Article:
On the same day that Verizon and Apple made highly-expected tech history on one coast, a newly revamped museum made tech history visible, tangible, and fun on the other.
On Tuesday morning, the Computer History Museum previewed its newly-restored campus to the computer press. The museum, located in the heart of Silicon Valley, officially opens on Thursday, January 13.
Technology moves quickly, with profound effects on how we live our lives. “Everything we do is now run by computers,” Dr. Leonard J. Shustek, told us. Shustek is Chairman of the Museum’s Board of Trustees. With computers one of the “four or five major inventions” in human history, many important pioneers still alive, and everything changing at a rapid pace, “We have to record what’s happening. That’s why it’s important that we do this.”
The heart, brain, CPU, and hard drive of the revamped museum is the huge and permanent exhibit, Revolution: The First 2000 Years of Computing. Starting with the abacus, the slide rule, and an amazing contraption from ancient Greece called the Antikythera Mechanism, the exhibit works its way slowly through analog computers, punch cards, mainframes and minis, personal and portable computers, to the personal digital assistants of the 1990s–precursors to today’s smartphones. (In order to maintain a historical perspective, the museum doesn’t display anything less than ten years old. It collects and preserves newer items, of course.)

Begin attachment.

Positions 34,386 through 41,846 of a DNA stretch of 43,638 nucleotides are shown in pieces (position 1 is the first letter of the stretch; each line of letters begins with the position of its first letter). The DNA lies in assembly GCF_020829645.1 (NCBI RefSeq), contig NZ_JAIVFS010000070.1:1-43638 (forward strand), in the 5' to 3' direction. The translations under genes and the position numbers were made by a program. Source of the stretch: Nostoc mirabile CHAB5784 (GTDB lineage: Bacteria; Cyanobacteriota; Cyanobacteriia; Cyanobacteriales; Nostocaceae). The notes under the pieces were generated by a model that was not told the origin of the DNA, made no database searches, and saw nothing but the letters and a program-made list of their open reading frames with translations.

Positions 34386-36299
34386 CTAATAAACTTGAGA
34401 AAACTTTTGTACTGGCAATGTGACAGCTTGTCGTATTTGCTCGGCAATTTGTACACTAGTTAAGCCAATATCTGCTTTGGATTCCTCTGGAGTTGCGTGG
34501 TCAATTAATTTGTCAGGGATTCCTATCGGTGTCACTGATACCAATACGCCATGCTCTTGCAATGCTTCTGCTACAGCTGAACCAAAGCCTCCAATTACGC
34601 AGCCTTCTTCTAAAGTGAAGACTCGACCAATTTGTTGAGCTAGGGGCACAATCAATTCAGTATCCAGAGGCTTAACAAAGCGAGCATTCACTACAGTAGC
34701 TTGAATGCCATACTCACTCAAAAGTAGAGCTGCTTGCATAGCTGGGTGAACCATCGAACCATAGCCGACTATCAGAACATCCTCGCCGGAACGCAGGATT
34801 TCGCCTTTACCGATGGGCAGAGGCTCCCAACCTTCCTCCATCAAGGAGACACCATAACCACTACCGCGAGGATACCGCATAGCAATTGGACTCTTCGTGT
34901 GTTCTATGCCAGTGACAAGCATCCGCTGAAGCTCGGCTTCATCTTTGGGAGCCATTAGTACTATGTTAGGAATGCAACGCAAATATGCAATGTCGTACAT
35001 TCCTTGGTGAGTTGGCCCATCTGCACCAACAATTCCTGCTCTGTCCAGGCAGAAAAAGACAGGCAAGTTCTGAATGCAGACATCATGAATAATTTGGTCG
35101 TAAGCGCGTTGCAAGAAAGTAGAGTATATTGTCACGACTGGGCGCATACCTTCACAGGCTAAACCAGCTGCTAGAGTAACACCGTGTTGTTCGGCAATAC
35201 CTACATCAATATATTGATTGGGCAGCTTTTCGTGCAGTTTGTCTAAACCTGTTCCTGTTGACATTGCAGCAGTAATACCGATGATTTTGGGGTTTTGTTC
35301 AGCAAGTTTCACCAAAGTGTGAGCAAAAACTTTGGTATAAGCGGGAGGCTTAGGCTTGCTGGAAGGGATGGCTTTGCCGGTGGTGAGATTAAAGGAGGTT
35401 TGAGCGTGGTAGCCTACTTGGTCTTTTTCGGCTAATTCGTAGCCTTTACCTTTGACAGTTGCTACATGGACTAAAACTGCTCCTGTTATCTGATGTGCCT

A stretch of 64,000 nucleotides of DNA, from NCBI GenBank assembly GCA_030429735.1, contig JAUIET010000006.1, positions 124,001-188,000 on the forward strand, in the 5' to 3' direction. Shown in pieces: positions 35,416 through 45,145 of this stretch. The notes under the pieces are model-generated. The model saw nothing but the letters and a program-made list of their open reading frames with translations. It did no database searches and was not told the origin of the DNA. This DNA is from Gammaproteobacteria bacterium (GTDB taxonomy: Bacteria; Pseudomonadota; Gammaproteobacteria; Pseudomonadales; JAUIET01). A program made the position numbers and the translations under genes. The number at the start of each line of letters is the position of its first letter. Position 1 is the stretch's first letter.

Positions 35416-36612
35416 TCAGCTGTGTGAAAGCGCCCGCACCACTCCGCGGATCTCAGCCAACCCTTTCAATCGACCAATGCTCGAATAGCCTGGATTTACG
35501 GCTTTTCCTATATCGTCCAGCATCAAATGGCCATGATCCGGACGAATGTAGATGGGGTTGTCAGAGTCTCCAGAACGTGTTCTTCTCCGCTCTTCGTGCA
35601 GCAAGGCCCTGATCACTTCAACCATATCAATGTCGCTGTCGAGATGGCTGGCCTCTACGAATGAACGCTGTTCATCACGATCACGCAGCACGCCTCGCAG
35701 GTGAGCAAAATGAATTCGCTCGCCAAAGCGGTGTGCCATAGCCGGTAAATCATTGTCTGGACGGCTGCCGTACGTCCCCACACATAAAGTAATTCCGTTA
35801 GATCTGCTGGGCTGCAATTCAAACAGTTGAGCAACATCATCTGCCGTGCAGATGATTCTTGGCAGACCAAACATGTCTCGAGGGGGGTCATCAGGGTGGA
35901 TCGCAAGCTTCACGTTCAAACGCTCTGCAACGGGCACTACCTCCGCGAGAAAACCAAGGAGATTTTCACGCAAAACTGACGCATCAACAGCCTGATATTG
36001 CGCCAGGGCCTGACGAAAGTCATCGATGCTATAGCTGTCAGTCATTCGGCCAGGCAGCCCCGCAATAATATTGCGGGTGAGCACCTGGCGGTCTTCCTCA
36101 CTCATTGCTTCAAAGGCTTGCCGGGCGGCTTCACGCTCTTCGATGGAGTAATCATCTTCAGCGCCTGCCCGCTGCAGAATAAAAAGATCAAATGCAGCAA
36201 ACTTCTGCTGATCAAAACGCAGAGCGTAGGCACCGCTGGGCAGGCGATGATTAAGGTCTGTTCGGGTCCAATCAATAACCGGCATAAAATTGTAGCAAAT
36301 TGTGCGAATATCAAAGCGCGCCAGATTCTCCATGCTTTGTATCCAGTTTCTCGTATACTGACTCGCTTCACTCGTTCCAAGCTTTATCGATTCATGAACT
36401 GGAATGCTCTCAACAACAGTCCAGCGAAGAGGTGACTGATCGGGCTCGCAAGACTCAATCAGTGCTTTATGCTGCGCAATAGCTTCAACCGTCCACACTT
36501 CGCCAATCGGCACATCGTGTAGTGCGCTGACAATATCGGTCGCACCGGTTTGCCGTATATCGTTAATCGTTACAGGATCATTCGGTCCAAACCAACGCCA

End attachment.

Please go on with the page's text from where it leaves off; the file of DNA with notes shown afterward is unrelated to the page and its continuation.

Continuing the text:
I found plenty of tempting detours along the way. A section on Digital Logic includes a graph on Moore’s Law and an interactive demonstration on Boolean Logic. A display of early mice makes you wonder about manipulating a computer with a large block of wood. And the Network section, located near the end between Mobile Computing and What’s Next, starts almost at the beginning again, with the telegraph.
The Museum appears willing to criticize major corporate players…with caution. A section on IBM includes a photo of company president Thomas J. Watson, Sr. in a meeting with Adolph Hitler in 1937. But a placard assures visitors that Watson eventually returned the medal the Nazis awarded him.
An online version is planned to go live in March.
Other exhibits, which, combined, take up only a fraction of the floor space devoted to Revolution, include a Babbage Difference Engine and a restored, working DEC PDP-1–the first commercial computer designed to be worked by a single user.